Facebook has just unveiled some key policy changes after weeks of internal criticism and a growing ad boycott.
CEO Mark Zuckerberg on Friday said that Facebook will start labeling some posts that violate its policies but that the company decides to leave up because they're considered newsworthy.
"Often, seeing speech from politicians is in the public interest, and in the same way that news outlets will report what a politician says, we think people should generally be able to see it for themselves on our platforms," Zuckerberg said. "We will soon start labeling some of the content we leave up because it is deemed newsworthy, so people can know when this is the case." He noted, though, that "there is no newsworthiness exemption to content that incites violence or suppresses voting."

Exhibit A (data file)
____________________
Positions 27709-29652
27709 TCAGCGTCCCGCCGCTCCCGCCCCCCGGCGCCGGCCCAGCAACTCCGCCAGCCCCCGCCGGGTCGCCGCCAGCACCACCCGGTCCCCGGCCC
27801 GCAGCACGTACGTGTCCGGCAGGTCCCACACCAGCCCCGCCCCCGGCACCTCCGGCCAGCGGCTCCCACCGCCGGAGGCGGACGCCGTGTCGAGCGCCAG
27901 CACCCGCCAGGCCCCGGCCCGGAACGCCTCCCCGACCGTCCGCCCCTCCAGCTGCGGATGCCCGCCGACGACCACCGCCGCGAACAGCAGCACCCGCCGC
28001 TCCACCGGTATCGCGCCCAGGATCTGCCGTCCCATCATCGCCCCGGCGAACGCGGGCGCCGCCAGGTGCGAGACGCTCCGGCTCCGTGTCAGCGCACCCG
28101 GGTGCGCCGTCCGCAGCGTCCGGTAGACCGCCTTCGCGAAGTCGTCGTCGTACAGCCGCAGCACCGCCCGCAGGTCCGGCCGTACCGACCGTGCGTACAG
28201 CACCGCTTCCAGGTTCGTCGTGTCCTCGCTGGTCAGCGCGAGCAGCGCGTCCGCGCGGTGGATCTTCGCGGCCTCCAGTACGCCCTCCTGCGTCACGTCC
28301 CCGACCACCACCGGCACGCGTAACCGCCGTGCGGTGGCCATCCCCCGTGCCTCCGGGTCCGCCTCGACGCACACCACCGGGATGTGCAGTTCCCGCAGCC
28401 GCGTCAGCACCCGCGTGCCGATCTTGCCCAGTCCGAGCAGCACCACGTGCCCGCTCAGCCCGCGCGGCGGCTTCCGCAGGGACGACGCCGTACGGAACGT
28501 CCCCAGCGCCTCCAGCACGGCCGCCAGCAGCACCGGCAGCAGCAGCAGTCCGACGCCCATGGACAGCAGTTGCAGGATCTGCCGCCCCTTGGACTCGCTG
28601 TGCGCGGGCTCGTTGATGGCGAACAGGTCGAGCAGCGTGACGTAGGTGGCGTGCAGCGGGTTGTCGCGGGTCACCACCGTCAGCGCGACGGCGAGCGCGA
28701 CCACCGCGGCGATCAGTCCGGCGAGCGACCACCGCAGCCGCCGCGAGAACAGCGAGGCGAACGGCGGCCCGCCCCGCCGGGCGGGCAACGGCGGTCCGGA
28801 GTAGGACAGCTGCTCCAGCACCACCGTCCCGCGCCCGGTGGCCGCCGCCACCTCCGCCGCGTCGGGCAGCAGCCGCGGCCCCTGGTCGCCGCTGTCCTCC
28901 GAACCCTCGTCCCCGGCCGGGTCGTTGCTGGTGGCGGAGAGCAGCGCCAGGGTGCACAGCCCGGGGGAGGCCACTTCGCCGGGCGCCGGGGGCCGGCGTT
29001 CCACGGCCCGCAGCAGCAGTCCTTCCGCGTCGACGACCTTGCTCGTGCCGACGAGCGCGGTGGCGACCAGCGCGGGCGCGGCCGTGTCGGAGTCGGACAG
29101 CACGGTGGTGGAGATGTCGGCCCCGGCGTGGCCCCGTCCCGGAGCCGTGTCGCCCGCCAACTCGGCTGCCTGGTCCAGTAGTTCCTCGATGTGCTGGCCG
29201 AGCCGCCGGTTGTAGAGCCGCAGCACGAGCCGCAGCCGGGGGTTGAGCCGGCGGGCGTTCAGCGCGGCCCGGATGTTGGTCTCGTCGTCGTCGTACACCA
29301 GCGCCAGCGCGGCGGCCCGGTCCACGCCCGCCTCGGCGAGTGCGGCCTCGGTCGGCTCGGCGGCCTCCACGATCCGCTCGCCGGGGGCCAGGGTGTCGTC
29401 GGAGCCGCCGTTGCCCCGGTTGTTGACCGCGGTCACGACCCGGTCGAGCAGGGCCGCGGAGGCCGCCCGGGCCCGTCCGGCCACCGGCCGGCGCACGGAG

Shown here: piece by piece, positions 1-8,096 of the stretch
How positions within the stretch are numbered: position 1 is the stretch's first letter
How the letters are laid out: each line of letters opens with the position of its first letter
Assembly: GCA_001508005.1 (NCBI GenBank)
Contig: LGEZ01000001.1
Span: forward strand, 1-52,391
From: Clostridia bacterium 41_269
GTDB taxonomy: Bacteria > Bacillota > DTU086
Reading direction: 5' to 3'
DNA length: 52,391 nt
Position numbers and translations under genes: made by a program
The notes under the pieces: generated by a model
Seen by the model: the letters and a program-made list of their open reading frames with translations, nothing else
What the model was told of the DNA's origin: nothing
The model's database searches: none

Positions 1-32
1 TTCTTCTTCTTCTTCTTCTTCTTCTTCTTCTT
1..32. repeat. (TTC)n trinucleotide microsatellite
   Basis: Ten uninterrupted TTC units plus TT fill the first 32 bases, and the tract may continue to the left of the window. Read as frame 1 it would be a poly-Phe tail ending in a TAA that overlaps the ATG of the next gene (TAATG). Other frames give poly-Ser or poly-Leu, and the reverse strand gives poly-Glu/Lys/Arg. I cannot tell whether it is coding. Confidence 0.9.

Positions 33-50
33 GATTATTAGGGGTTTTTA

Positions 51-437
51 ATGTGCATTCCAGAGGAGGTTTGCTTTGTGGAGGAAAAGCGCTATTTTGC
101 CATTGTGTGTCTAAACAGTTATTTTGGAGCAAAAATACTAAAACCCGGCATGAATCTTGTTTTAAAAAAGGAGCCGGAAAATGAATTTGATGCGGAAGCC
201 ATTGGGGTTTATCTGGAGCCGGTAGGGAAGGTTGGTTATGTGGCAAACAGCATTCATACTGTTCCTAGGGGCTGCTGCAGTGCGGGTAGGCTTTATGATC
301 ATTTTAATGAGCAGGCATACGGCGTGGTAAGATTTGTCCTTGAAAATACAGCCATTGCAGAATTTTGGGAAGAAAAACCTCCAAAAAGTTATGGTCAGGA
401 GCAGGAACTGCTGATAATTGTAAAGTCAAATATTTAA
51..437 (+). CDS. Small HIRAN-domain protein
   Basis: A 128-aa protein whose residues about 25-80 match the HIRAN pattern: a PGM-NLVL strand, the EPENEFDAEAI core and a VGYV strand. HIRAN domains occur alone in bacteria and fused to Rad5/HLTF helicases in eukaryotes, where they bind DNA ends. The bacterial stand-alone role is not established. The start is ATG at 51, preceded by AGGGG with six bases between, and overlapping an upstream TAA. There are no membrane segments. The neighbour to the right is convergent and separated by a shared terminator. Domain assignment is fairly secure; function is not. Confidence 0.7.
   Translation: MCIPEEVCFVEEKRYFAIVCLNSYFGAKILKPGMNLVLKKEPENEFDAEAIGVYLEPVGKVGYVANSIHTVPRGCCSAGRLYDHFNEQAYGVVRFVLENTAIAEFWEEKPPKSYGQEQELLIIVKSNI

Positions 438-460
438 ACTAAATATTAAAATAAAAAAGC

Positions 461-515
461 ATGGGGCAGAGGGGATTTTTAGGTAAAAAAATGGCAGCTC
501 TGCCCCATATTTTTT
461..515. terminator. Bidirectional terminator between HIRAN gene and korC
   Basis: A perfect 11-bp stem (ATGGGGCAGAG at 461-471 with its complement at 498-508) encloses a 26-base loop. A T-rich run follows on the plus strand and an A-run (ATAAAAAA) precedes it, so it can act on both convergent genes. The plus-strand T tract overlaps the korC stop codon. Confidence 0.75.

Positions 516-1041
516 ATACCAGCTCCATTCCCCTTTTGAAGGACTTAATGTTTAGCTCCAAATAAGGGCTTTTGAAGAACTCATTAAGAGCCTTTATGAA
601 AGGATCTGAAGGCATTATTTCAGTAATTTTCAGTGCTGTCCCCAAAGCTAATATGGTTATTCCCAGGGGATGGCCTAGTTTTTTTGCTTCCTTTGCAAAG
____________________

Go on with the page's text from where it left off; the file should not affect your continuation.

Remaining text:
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The Information's Alex Heath noted this is a "big, big reversal" for Facebook, and the company will now take a similar approach as Twitter, which also labels tweets that violate its policies but are considered newsworthy. Twitter has in recent weeks added such labels to several posts by President Trump, including his "when the looting starts, the shooting starts" tweet that Twitter said violated its rules against glorifying violence. Facebook was met with backlash after leaving that same post untouched.
Zuckerberg also announced that Facebook will now be "prohibiting a wider category of hateful content in ads," including "claims that people from a specific race, ethnicity, national origin, religious affiliation, caste, sexual orientation, gender identity or immigration status are a threat to the physical safety, health or survival of others." It will also prohibit ads that suggest immigrants, migrants, refugees, and asylum seekers "are inferior or expressing contempt, dismissal or disgust directed at them." This announcement comes as Facebook has faced an ad boycott from companies calling on it to take greater action against hate speech.
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